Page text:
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How will good economic policy environments emerge in Africa?

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  • Omotunde Johnson
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    Abstract

    In Africa, institutions were not established at independence that took proper account of the pluralism of the societies, while civil society failed to press for institutions to control the state. Political leaders have had little self-interest in pursuing good economic policies, and there is weak civil societal demand for such policies. Foreign aid and the proposed peer review mechanism of the African Union could help strengthen this demand. Social scientists can help by focusing on corruption in top political leadership, reducing ethnicity, and improving political leadership. Selectivity for aid can be ex ante, with resoluteness in withdrawing aid for not keeping promises.

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    File URL: http://www.tandfonline.com/doi/abs/10.1080/138412804200026783
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    Bibliographic Info

    Article provided by Taylor & Francis Journals in its journal Journal of Economic Policy Reform.

    Volume (Year): 7 (2004)
    Issue (Month): 3 ()
    Pages: 151-164

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    Handle: RePEc:taf:jpolrf:v:7:y:2004:i:3:p:151-164

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    Related research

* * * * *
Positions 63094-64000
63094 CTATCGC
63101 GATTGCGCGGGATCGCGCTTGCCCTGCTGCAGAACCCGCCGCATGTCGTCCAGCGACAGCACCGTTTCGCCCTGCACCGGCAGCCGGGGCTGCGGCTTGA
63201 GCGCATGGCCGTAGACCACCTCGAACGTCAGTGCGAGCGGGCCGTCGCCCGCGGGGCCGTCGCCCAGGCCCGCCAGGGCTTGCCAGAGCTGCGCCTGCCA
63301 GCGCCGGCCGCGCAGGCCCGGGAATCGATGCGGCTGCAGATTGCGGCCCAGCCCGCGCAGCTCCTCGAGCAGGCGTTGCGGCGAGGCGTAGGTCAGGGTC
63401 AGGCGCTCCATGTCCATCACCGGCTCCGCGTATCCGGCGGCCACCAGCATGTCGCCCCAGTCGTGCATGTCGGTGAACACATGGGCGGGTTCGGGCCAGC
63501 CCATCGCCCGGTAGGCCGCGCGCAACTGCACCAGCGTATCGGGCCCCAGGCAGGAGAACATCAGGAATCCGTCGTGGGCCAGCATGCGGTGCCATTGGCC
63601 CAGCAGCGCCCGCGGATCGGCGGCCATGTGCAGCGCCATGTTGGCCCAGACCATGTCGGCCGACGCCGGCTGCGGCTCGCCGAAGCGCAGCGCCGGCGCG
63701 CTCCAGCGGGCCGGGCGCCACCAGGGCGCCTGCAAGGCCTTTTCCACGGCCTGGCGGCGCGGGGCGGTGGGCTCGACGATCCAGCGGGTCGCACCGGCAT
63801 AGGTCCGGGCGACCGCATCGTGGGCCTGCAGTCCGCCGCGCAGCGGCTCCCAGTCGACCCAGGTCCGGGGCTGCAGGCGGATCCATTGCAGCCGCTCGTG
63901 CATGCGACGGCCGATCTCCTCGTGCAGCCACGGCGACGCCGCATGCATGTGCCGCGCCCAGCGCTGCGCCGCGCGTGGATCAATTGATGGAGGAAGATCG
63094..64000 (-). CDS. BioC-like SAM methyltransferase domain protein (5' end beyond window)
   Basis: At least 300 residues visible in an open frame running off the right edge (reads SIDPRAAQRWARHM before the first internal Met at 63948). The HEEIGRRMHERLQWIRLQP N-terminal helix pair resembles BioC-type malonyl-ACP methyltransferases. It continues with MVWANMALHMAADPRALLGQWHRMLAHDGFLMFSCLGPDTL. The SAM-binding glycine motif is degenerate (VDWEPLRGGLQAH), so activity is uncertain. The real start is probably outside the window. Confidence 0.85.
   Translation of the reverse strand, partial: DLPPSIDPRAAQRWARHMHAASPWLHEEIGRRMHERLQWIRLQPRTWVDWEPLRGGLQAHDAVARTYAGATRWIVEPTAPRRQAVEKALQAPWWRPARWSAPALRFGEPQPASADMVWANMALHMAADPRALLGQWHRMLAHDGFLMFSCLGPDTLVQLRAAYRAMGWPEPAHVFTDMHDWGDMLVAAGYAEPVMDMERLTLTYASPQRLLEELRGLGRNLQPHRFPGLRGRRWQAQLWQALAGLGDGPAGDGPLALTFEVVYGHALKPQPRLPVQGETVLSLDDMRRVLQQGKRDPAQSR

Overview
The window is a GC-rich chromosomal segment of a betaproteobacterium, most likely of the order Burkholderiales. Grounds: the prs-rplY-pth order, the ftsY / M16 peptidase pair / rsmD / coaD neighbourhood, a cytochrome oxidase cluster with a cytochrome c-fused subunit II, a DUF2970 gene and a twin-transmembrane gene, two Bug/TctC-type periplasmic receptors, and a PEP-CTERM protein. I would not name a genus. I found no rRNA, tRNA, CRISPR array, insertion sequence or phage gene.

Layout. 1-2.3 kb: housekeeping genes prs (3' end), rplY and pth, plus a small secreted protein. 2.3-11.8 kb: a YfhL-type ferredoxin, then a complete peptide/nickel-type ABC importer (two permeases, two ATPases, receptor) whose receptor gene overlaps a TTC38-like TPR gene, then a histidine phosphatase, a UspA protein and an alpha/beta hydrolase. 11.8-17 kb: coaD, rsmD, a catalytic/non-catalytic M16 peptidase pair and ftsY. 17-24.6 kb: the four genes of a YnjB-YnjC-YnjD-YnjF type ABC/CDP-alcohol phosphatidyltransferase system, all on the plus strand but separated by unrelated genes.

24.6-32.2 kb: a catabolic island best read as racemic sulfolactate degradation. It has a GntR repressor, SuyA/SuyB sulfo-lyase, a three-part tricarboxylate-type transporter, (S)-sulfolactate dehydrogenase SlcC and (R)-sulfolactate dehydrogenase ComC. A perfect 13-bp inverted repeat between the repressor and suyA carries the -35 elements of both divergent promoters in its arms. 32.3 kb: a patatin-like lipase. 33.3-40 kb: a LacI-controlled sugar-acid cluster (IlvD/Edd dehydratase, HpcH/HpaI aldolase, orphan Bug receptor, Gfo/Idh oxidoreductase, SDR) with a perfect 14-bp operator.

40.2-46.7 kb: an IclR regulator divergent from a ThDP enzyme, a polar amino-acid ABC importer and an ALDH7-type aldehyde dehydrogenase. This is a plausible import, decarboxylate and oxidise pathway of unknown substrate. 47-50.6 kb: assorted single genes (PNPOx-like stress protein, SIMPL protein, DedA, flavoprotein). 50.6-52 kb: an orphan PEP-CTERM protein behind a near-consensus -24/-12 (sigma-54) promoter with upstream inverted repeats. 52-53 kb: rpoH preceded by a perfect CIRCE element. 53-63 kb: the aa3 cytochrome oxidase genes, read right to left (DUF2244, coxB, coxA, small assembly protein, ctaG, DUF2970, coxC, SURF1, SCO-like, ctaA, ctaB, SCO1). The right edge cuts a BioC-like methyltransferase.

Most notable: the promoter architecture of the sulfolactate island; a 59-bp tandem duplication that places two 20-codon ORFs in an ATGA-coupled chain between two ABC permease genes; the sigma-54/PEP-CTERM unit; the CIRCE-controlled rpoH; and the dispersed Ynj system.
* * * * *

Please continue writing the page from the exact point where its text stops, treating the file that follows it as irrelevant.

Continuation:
Keywords: Africa; Policy reform; Economic policy environment; JEL Codes: D70; H11; 055;

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    1. Dollar, David & Svensson, Jakob, 1998. "What explains the success or failure of structural adjustment programs?," Policy Research Working Paper Series 1938, The World Bank.
    2. Alberto Alesina & David Dollar, 1998. "Who Gives Foreign Aid to Whom and Why?," NBER Working Papers 6612, National Bureau of Economic Research, Inc.
    3. Knack, Stephen & Keefer, Philip, 1997. "Does Social Capital Have an Economic Payoff? A Cross-Country Investigation," The Quarterly Journal of Economics, MIT Press, vol. 112(4), pages 1251-88, November.
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    Cited by:
    1. Jac C. Heckelman & Stephen Knack, 2008. "Foreign Aid and Market-Liberalizing Reform," Economica, London School of Economics and Political Science, vol. 75(299), pages 524-548, 08.

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